Your audience represents a set of beliefs, attitudes, and values. This set may be homogeneous or very diverse. Any knowledge of this set, however, will be a guide to the audience's likely future attitudes and beliefs. For example, you are not likely to change an audience's position on gun control in one speech if most of its members belong to the NRA.

One medium of communication whose users have tried to develop a very precise sense of their audiences is periodicals. Their subscription base (and advertising revenues) depend on an accurate assessment of their readers' beliefs, attitudes, and values. Publishers of periodicals believe that we are what we read.

You can get a sense of the spectrum of possible values and beliefs by looking at a sampling of politically oriented periodicals. Such a spectrum can be modeled after the traditional left-centrist-right continuum. In general, as one moves from left to right politically, the value of government intervention decreases. Explore the links below at your leisure to get a focused sense of the values that you will base your speeches on.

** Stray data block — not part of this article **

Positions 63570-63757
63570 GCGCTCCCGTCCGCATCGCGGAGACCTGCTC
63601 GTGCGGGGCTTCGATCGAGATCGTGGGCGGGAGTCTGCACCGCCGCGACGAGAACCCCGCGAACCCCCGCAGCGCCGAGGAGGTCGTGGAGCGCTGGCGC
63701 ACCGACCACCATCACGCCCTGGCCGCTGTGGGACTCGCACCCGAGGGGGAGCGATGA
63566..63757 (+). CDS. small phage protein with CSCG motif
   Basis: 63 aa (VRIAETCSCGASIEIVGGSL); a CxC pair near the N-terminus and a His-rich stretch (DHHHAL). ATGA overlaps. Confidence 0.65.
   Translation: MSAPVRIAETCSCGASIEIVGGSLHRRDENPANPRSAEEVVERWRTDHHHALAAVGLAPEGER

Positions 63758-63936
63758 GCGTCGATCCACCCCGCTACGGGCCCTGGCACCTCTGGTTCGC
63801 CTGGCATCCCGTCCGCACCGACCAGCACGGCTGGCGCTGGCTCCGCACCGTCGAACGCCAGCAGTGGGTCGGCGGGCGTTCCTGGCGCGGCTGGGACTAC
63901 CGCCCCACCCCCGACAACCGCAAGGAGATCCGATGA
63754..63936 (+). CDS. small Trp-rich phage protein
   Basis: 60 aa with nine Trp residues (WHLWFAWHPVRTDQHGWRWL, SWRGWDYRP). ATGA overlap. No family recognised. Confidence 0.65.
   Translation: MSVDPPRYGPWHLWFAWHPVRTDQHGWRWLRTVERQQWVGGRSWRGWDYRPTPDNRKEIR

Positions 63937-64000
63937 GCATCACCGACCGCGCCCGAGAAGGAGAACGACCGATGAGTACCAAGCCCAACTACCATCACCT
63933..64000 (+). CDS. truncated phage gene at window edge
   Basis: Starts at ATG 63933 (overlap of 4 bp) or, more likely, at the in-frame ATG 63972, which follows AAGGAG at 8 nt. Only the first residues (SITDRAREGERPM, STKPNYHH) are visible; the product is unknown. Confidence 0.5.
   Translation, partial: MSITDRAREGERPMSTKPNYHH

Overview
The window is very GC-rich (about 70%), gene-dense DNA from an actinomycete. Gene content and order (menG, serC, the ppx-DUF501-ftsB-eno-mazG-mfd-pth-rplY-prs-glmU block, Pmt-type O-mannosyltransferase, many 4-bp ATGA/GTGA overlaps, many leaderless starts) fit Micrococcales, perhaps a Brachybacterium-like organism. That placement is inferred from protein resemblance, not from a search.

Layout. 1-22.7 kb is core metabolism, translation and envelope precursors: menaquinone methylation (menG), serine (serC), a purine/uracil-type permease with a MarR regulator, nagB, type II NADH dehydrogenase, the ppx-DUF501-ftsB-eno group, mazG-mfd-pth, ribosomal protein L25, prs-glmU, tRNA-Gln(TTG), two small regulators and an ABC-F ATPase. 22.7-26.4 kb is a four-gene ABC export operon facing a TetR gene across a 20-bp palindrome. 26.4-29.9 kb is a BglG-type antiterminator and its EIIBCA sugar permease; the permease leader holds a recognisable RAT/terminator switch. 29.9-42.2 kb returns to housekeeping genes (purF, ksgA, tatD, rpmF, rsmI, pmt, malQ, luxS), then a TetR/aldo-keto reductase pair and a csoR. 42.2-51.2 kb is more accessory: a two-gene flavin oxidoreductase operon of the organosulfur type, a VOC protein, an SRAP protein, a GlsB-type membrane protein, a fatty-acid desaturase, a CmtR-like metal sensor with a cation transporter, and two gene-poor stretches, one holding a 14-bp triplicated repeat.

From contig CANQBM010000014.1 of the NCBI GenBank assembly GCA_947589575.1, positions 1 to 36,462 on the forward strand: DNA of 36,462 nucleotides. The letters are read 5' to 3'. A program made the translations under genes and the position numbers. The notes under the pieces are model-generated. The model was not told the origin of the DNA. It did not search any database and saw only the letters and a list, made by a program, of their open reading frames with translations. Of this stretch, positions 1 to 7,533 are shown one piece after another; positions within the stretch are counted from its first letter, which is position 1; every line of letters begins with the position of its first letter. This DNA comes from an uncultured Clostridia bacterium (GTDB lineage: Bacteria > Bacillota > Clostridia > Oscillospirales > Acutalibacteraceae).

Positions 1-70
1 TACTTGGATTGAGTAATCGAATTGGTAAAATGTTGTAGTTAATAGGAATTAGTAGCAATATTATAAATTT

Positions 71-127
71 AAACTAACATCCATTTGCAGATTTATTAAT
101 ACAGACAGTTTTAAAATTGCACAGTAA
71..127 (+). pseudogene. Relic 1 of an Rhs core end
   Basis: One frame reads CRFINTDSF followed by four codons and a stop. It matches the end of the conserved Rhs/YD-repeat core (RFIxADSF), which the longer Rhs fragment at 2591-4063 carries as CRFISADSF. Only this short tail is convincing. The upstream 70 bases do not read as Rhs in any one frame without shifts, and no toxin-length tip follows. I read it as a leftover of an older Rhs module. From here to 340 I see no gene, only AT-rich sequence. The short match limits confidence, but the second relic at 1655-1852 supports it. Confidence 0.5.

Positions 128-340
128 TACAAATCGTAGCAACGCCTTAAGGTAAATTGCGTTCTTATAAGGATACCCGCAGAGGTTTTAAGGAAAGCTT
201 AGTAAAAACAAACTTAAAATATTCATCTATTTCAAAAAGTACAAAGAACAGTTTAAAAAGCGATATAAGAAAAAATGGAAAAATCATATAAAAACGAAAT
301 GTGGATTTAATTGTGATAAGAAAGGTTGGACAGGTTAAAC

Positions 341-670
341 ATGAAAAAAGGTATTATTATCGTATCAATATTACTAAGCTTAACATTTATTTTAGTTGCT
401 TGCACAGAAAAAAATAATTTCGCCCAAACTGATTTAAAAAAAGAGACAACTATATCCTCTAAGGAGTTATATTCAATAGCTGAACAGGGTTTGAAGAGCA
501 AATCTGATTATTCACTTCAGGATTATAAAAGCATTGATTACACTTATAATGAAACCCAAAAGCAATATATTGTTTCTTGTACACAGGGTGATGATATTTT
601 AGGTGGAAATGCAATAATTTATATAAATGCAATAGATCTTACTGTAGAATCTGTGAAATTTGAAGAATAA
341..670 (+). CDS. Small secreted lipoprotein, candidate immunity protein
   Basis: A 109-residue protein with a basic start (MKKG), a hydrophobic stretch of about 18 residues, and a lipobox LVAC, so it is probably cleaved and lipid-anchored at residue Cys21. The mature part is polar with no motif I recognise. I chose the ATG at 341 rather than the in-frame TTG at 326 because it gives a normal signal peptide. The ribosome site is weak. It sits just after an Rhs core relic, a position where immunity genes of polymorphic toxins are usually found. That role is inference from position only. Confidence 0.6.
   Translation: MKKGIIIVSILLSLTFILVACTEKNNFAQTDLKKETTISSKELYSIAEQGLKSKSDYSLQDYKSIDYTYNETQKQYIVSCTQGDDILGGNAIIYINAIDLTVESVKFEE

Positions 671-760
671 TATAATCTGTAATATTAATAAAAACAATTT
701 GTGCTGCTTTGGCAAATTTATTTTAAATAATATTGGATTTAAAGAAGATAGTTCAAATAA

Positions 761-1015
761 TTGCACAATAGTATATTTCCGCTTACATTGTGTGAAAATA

Ultra Left






Ultra Conservative

Radical Right



Socialist Review

In These Times

The New Republic

The National Review



To see where you yourself lie on the political continuum, take the survey available at the Political Compass or this one at Idealog.

Another convenient source of arguments from a particular political perspective across a wide range of issues is the think tank. Read an interesting account of think tanks in a recent article from The Economist. For particular think tanks see the University of Michigan's Political Science Resources: Think Tanks.